I am in Australia and have Visa PayWave attached to my card yet I never use it (using EFTPOS instead) because there are fees attached to PayWave but not EFTPOS (with my bank at least) and because EFTPOS transactions show up faster and better on my online banking.
Not sure where I read it but I believe part of why Broadcom is so secretive when it comes to their SoCs and things is that a lot of their market is (or was) for SoCs used in things like cable TV set-top boxes. Keeping things secret from the public at large makes it harder for hackers to figure out how their chips work so they can hack the firmware of these cable TV boxes and things.
Except that the proxy server will have to MITM SSL for it to work.
If you are the IT director of a big corporation, you have no option but to MITM SSL traffic. The alternative is providing a perfect way for malicious insiders to steal corporate secrets (like a whole pile of credit card numbers or the blueprints/source code for the companies latest products). And providing a vector for malware or attacks to bypass all the edge-level intrusion detection systems.
And providing a way for the people on the inside to access things that they shouldn't (whether its pornography, pirated content, or anything else). That last one is even more important in, say, a school or educational environment or library than in a corporate network.
Its not just Japan, France and many other countries seem to have laws that limit discounting of books or fix their prices. Why do governments continue to maintain these restrictions?
Does this stuff say anything about the performance (good or otherwise) of Rupert's other big Australian media asset, Foxtel?
I recon if you were trying to convince someone to take security of critical infrastructure, one way to do it would be to show them Die Hard 4.0 (best example I know of when it comes to hackers breaking into infrastructure) and say "this may only be a Hollywood movie but do you want to be the one who said "no" to better security when that shit happens for real?"
Considering that Citibank is part of the gang of big US banks directly responsible for the Global Financial Crisis through their dodgy practices and considering they are just as bad as the big 4 when it comes to doing evil crap, I wouldn't go with them either.
I used to be with the National once, then I switched to P&N Bank (formerly Police & Nurses credit society) who were really really good (and are the only WA based bank left). Then I moved to Queensland and wanted to switch banks to one that had branches here. After checking all my options (including a number of credit unions) I ended up with an account from the Bank of Queensland because they have both a GREAT zero-fee everyday bank account (with attached Visa Debit card) AND the best customer service I have ever gotten from ANY financial institution.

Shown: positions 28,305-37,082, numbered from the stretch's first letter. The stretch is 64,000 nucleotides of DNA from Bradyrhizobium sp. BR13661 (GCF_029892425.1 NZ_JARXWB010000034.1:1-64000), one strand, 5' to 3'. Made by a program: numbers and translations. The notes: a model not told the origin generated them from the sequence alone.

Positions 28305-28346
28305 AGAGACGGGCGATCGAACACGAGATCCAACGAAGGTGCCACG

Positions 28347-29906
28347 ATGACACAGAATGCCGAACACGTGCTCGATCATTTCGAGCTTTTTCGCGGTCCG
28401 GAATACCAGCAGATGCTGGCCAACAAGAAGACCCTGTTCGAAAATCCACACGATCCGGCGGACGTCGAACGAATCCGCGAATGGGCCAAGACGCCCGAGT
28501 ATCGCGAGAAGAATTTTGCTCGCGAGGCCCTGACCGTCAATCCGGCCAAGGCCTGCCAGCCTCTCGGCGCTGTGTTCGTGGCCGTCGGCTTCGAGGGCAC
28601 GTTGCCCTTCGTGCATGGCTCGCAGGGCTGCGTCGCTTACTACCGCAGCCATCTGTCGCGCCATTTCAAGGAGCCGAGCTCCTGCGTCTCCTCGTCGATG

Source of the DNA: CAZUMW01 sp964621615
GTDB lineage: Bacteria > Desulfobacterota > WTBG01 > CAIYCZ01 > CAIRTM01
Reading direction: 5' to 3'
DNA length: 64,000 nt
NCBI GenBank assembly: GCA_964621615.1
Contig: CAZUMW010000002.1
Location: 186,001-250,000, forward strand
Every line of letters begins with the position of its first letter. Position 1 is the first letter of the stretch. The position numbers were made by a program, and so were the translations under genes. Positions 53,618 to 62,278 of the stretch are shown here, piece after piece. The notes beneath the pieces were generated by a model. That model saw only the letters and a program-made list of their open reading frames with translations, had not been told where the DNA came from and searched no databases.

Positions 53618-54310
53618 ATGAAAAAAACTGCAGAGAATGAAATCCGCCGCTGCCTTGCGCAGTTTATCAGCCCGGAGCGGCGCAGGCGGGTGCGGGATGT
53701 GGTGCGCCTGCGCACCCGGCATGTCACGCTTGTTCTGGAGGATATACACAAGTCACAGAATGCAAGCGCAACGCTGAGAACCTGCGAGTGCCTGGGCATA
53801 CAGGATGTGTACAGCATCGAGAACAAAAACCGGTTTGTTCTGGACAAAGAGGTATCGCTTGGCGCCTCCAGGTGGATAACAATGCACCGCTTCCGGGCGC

Anyone in Australia who hasn't at least considered one of the many smaller (and better) financial institutions instead of the big 4 banks (or one of their subsidiaries) is stupid, the smaller guys are just as good (if not better) than the big 4 when it comes to service, products etc and they dont do a lot of the crap the big 4 do.
Plenty of people on the roads who only have licenses because the cops haven't caught them yet (driving dangerously, hooning, driving under the influence of alcohol or drugs, driving unsafe or un-roadworthy cars or otherwise doing things that put the lives of other road users at risk)
If you could add one feature to C++ (either the language or the standard library) and have it adopted in the C++ standard and supported by all the compilers etc, what would it be and why?
I guess I am used to the world of electronic music where even a top-of-the-line keyboard would probably only cost $2-3k tops and a fairly good one from a name like Yamaha or Roland could probably be picked up for around $1k or so.
How can a Marimba (which from a look at Google is similar to a Xylophone) cost so much money?
Don't know where you come from but in Australia (and presumably in the various European countries mentioned in the summary as well) there are free-to-air TV channels broadcasting in DVB-T standard that do not require any special cards.
I am surprised the Skype app on my Nokia N900 continues to work after all this time (and after the phone has long been discontinued by Nokia)